Potential taxes on new development approved two years ago would finally be collected under a proposal being considered by the Spokane City Council.
The taxes are one-time “impact fees” paid by developers of homes, businesses and other projects that are expected to generate additional traffic demands on city services. The fees would have to be paid before building permits could be issued.
Unlike an earlier version approved by the council, schools, low-income housing projects, homeless shelters, hospitals and governments would be required to pay the fees. The new proposal also lowers the proposed fees.
Money raised would be set aside to pay for projects city officials say are needed because of increasing traffic.
“There has to be an acknowledgment that development does place a burden on infrastructure,” said City Councilman Richard Rush. “It seems like this is an appropriate way to do it.”
The fee ranges significantly based on project size and location. The builder of a single-family home in northwest Spokane would have to pay $994, $1,216 in northeast Spokane, $850 on the South Hill and $314 downtown.
The builder of a 50,000-square-foot supermarket would pay $216,000 in northwest Spokane, $264,500 in northeast Spokane, $185,000 on the South Hill and $68,500 downtown.
Some officials, however, question the implementation of new taxes during a sluggish economy.
City Councilwoman Nancy McLaughlin said the city should work with county, Spokane Valley and other leaders to implement impact fees throughout the region. Otherwise, she said, business may flow outside Spokane city limits.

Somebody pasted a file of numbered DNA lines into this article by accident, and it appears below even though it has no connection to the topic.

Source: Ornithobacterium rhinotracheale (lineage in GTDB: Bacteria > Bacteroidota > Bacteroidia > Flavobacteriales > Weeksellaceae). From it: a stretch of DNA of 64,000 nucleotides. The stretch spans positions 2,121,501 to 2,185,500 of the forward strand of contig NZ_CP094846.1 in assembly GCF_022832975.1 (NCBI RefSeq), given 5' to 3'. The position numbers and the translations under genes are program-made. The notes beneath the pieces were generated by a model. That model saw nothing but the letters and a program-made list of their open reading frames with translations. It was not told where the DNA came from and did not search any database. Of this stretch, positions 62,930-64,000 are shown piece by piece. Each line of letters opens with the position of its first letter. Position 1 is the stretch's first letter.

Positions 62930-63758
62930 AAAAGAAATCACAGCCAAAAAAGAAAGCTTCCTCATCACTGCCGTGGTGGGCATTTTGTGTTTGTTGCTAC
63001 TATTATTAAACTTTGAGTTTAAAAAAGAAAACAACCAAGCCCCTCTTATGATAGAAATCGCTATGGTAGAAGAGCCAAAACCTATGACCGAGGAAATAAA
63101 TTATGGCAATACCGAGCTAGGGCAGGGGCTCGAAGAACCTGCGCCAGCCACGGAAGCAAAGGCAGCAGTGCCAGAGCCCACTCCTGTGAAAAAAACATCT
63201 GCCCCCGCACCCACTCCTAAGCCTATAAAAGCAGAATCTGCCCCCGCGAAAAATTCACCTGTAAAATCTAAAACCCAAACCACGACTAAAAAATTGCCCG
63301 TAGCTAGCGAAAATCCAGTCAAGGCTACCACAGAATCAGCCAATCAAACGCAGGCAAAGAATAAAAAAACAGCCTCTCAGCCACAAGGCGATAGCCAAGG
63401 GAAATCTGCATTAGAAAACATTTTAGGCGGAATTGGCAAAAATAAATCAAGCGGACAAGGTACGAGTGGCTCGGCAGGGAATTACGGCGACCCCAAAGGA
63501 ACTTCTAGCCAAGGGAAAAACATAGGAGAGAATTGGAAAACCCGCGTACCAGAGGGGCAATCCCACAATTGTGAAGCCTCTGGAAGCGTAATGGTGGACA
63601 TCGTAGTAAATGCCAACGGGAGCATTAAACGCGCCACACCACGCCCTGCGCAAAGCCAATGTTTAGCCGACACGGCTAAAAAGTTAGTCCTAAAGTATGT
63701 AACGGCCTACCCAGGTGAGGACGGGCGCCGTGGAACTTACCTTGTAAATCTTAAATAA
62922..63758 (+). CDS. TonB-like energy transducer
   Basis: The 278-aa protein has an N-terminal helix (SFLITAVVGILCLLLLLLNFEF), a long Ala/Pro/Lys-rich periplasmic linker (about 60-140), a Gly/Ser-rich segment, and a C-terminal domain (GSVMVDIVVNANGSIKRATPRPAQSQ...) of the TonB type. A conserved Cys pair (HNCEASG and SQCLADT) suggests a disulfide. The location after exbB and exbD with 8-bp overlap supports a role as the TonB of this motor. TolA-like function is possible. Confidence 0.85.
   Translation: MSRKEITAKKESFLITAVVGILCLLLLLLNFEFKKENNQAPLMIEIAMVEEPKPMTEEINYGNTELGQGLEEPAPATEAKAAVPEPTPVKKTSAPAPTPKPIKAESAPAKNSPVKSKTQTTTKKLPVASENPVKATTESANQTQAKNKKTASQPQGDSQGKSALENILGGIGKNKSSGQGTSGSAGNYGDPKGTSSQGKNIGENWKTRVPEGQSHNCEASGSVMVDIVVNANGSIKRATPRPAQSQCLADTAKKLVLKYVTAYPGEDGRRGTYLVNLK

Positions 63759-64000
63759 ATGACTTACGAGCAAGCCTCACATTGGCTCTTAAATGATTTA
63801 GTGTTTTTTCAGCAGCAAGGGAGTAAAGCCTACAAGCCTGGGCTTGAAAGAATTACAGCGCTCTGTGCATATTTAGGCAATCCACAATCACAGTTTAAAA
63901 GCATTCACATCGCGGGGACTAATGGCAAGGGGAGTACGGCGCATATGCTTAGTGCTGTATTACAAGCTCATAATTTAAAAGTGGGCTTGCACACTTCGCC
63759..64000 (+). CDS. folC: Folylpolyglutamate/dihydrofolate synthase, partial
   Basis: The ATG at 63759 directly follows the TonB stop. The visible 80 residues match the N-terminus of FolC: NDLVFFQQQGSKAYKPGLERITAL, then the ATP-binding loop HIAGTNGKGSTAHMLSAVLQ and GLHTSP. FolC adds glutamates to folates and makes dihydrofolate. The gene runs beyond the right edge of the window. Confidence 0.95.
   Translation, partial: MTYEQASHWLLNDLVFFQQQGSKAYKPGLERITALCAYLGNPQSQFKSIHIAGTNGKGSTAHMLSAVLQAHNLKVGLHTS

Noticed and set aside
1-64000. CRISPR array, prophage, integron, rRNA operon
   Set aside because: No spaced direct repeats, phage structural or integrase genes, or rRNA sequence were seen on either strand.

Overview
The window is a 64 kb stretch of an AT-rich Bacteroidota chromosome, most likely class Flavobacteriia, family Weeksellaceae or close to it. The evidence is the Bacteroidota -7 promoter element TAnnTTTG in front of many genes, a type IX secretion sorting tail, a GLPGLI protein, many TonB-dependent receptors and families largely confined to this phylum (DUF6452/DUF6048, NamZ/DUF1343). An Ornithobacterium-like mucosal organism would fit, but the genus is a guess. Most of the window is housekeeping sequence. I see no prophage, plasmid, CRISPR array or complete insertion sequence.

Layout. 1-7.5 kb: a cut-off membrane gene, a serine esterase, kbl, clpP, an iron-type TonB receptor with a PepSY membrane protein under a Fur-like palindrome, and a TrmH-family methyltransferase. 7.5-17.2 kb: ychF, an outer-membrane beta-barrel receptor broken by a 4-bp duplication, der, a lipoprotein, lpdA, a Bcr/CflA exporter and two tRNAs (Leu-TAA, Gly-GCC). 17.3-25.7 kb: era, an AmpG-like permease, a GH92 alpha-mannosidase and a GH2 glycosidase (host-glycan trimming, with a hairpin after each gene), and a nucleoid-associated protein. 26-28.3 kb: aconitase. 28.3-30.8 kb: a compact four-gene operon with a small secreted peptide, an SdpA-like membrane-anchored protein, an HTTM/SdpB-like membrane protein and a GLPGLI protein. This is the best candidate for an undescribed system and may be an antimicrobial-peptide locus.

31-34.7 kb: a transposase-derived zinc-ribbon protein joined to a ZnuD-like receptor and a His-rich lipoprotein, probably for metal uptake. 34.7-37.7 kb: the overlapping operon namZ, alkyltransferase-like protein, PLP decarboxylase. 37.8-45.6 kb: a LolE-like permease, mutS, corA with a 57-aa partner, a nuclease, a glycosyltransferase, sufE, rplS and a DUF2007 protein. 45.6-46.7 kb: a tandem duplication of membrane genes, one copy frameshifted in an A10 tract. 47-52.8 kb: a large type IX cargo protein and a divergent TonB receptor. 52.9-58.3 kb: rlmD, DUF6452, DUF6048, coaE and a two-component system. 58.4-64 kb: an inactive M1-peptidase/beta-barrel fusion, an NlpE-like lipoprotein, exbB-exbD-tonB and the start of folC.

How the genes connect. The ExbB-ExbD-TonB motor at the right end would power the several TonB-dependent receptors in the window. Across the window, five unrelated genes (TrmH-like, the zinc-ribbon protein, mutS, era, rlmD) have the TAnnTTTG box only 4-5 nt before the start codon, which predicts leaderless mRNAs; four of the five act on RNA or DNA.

“If we can’t get a regional buy-in, I think it’s best that we don’t implement them, especially in this economic downturn,” she said.
The council adopted the fees in late 2008, but added an amendment that prevented them going into effect until the city created a second tax source aimed at street maintenance. That amendment was sponsored by then-City Councilman Al French, an architect and developer who recently won a seat on the county commission.
Supporters of French’s amendment questioned why the city should create fees to build new road infrastructure when it doesn’t have the revenue to properly maintain what it builds. When he served on the council, French was a strong supporter of creating utility fees for street maintenance that would be charged on city utility bills, much like sewer and trash fees. But that concept needs approval of the state Legislature, which has not acted to allow cities to enact those fees. Those who opposed French’s amendment, including Mayor Mary Verner, argued that it was simply a way to prevent impact fees from going into effect.
On Monday, the Spokane City Council voted 4-3 to delay a vote on impact fees until Jan. 18.
Some council members said they didn’t want to confuse the debate on impact fees with the shortfall in the city budget. Impact fees must be used on specific transportation projects and couldn’t be used to prevent layoffs or service cuts.
But council President Joe Shogan reacted angrily to the delay.
“We’re deferring this because we just can’t make a decision,” Shogan said. “Let’s call a spade a spade.”
Rush said he hopes the fees will be amended so that some of the fees can be spent to upgrade pedestrian and bike infrastructure.
“It’s completely vehicular oriented,” Rush said. “We need a more holistic, all-inclusive view.”